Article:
I'm sorry. I know it's morbid. It's short and to the point. It's like Hemingway wrote the words. Hawthorne or Austen or Steinbeck would have it playing out with painted prose that last for three pages at least. Their words would linger on the horizon of my mind for several minutes and I'd eventually realize that in all this verbosity they were defining something no longer living. Yes, they'd discuss death but in a way that made me feel alive with hope. I didn't get the descriptive words of these authors. I got Hemingway. Sparse. Quick. To the point.
I'm reminded over and over by a mind that won't let me forget. Not for a single minute. I can distract myself. I can get out of bed. I can get the boys to school or myself to work. I can make meals and clean house. But no amount of distraction can erase those two words. Every time I wake up. And dead is an ugly word to those still living. It's a shocking word to think in the very moment I shake the cobwebs. Second only to her name, which always comes first. Kate.
It's really as though I live a lifetime in the brief pause between the two. Kate. In that name there is all the anticipation, the tea parties and the shopping sprees, the giggles and the magic I'd created in my own dreams. A moment later, the fantasy crashes down because dead follows. Every morning. Instantly, I feel a heaviness. Another day closer to her due date. But she isn't coming.
My blessings are not lost on me. I could fill my own loquacious novels with pages and pages of the blood, sweat and tears shed before (and after) those two beautiful boys called me mama. I mean it. Literally. I gave so much blood to Kaiser Permanente in the name of infertility treatment that it's a small miracle I didn't need some sort of transfusion. I was sweating as I leaned over the couch waiting for my husband to plunge an hCG trigger shot into my hip and I was sweating as we waited for the results of a paternity test. Matthew's. Not Garrett's. Just for clarification. Then there was all the crying. Tears that turned to streams that ran to rivers that poured into oceans. I begged and pleaded with God and He gave me these two incredible little humans. When I count my blessings, they, along with their father, are at the very top. Still, it is hard. To have held the dream of one more and sobbed as it slipped between fingers.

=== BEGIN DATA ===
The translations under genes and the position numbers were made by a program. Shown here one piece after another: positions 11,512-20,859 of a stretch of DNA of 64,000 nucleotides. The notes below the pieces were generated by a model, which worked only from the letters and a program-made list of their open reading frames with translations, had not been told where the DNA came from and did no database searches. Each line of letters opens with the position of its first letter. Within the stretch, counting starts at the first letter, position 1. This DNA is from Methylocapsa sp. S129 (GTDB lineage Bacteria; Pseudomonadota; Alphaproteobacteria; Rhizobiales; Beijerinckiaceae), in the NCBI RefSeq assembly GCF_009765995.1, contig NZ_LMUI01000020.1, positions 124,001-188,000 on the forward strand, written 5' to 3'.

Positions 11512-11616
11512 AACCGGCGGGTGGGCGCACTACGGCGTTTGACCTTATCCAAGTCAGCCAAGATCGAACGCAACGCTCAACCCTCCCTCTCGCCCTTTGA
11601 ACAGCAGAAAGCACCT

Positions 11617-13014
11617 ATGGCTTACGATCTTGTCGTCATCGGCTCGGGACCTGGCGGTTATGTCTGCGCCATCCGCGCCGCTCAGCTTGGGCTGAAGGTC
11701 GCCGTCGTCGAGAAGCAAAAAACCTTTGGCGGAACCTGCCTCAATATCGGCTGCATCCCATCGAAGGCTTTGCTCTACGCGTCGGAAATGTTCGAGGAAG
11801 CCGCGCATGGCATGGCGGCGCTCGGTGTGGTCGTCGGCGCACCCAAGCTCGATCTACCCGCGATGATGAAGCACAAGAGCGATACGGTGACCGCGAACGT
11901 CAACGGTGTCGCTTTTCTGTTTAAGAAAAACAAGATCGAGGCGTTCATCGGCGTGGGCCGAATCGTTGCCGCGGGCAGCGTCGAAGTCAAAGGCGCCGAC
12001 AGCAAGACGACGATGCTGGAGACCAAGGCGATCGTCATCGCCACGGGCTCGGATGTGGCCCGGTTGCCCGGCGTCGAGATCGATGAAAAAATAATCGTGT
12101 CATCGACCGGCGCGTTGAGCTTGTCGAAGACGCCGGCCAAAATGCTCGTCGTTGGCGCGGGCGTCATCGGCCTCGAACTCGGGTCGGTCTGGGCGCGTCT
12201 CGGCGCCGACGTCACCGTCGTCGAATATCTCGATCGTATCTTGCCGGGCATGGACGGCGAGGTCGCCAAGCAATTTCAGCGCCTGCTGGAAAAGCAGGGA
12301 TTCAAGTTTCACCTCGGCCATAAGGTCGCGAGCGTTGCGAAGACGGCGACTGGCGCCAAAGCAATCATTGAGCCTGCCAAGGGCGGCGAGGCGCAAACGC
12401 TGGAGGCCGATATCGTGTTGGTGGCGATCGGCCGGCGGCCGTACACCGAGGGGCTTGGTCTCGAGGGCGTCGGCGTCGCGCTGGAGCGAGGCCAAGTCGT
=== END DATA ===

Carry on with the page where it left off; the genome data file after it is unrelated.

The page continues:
There is a boy in Garrett's class. His sister is in Matthew's. Their mama had a baby last week. Both boys came to me, separately, with news of this little life. Matthew stared up at me with his deep, dark chocolate eyes. They filled with tears and he cried out, "I'm very jealous." His lip quivered and he said, "She gets her baby and I don't get to have my baby."
We talked to both boys about how it's definitely fine to be devastated over our own loss but that we still rejoice in the new life God gives to others. It's a difficult concept for the fallen natures of little men. If I'm being honest, it's a difficult concept for the fallen nature of their mother. We do rejoice. I have held babies in the many weeks since January and it has brought me great joy. I have thought about my unborn niece or nephew every single day and thanked God for the little miracle growing inside my sister-in-law. I look forward, with great anticipation to the day I get to hold that baby. I have congratulated friends on the births of their babies and meant it, completely.
But we are also human. I have held my sons as they cry and told them that God has a plan. It is infinitely better than anything we could come up with on our own. We have to trust Him. We are His and this is not our home. This place--this temporary lodging--has the ability to take our hearts, rip them out, stomp on them, batter and bruise them, and then stick them back inside. They beat funny after that. Still, somehow, in working order, but with an ache. Sometimes dull, sometimes sharp, sometimes intermittent and sometimes constant. Only our Creator can mend the mess that grief leaves in its wake. Only He can find cause for joy in our humanity.
I dread waking. Kate's dead. It is like being buried under the weight of the world. In that moment, all that might have been floods my mind.
Yes, she is.
I've audibly said all these and more to myself. Tomorrow, though, I think I may choose a different response. I may confront that Hemingway style of economic prose with a little Steinbeck-like of my own.
A yellow line of brilliant light quietly shone through the open window just behind her. It was, somehow, as if God Himself had entered the now sacred space. He whispered, "Kate is not dead, anymore. She is just not with you. And those are two very different things, indeed."